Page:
Practice makes perfect for state surveyor visits

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Elizabeth Newman
Elizabeth Newman

When you think of “rehearsal,” probably what immediately comes to mind is a play, or perhaps a wedding.

But Jo Walters, RNC, CDONA, CDP, the wellness director at Blanchard House (an Assisted Living Concepts home) in Kenton, OH, wants that vision to be extended for long-term care nurses: A visit from state surveyors should be seen as a chance to “put on a show,” she says.

Walters emphasized executive staff must “put their best foot forward” for the surveyors while presenting “Real-Life Tips for Surviving Survey and Post-Survey” on Monday. The location was the National Association of Directors of Nursing Administration in Long-Term Care annual conference in Las Vegas, and the advice came off as a sound bet.

“You need to teach what not to say,” she explained. That means when the surveyor remarks to a certified nursing assistant, “I see there are two people on this unit today,” the answer should not be, “Well, normally we only have one, but they knew you were coming and I don't like that other aide.”

You're cringing, I know, but there are two factors at work in this scenario: a) employees get jittery and b) people often talk without thinking. That's a combination that can easily lead to disaster.

“You do not know what people will say when nervous,” Walters noted.

It might be tempting to think rehearsing takes too much time, or that your staff will know what to say.

But the biggest problem Walters sees is “a lack of preparation, before and after,” she told McKnight's.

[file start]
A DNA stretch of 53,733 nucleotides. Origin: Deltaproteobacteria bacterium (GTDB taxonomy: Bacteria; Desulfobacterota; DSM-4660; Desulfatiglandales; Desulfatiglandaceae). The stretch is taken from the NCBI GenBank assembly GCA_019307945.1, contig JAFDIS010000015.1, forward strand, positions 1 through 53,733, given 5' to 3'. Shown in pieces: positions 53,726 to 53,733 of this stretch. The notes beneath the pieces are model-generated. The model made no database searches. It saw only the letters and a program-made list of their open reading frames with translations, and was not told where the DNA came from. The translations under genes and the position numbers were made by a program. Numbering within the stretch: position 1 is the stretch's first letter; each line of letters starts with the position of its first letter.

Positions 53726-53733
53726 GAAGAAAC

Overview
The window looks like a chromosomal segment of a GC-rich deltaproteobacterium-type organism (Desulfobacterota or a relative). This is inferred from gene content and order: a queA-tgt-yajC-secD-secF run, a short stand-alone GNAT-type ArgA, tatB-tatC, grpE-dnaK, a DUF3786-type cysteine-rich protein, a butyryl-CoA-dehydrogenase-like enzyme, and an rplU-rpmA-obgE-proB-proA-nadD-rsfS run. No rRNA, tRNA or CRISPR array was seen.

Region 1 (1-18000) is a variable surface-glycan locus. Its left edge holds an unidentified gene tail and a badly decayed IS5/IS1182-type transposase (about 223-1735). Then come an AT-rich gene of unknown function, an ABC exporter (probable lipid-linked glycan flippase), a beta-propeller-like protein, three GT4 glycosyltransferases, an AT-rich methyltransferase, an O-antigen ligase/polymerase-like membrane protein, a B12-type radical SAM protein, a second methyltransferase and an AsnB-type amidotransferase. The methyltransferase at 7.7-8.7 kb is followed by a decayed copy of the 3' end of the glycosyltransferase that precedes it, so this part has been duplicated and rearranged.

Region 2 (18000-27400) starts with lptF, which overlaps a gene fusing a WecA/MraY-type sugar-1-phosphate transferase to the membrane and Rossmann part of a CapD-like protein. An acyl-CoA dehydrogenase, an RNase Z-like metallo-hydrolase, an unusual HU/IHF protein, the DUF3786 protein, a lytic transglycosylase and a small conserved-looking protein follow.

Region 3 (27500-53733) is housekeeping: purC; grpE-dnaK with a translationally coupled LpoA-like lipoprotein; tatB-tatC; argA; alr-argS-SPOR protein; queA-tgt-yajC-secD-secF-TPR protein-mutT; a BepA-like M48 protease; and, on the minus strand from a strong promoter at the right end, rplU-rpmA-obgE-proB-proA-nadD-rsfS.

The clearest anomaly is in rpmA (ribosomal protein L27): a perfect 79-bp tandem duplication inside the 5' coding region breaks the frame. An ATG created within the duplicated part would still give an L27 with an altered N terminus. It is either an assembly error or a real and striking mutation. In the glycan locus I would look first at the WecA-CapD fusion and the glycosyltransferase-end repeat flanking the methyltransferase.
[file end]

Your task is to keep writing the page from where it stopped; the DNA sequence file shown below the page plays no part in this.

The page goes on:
Before the surveyor arrives, she recommends the DON wear a sign that says “surveyor” and walk through the facility. Teach employees to say, “I'll find out” if they don't know an answer to a question rather than, “I don't know.”

After the visit, the response to the survey should start immediately.

“A lot of times [DONs] do the plan of correction, but they don't practice it,” Walters says. “Full-time staff has to know, and to practice skills validation. You don't do it once.”

That plan of correction may mean, for example, that each clinical person has to do a med pass without an error or assist with a transfer three times, Walters explained. One way to do that is to have a large chart in a “war room” where each employee and task is color-coded and colored in as it is completed.

Encourage staff feedback, she advised.

“If staff says, ‘This isn't working,' don't get defensive. Listen to what they have to say,” Walters impressed.

It's good advice for anyone, but especially for those preparing for “opening curtain” at the surveyor show.

Note: You can learn more about preparing for a great survey by attending a July 23 webinar featuring William

William Vaughan, RN, Vice President, Education and Clinical Affairs, Remedi SeniorCare, which I will be moderating. Click back here for more details.

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McKnight's Daily Editors' Notes features commentary on the latest in long-term care news and issues. Entries are written by Editorial Director John O'Connor, Editor James M. Berklan, Senior Editor Elizabeth Newman and Staff Writer Emily Mongan.

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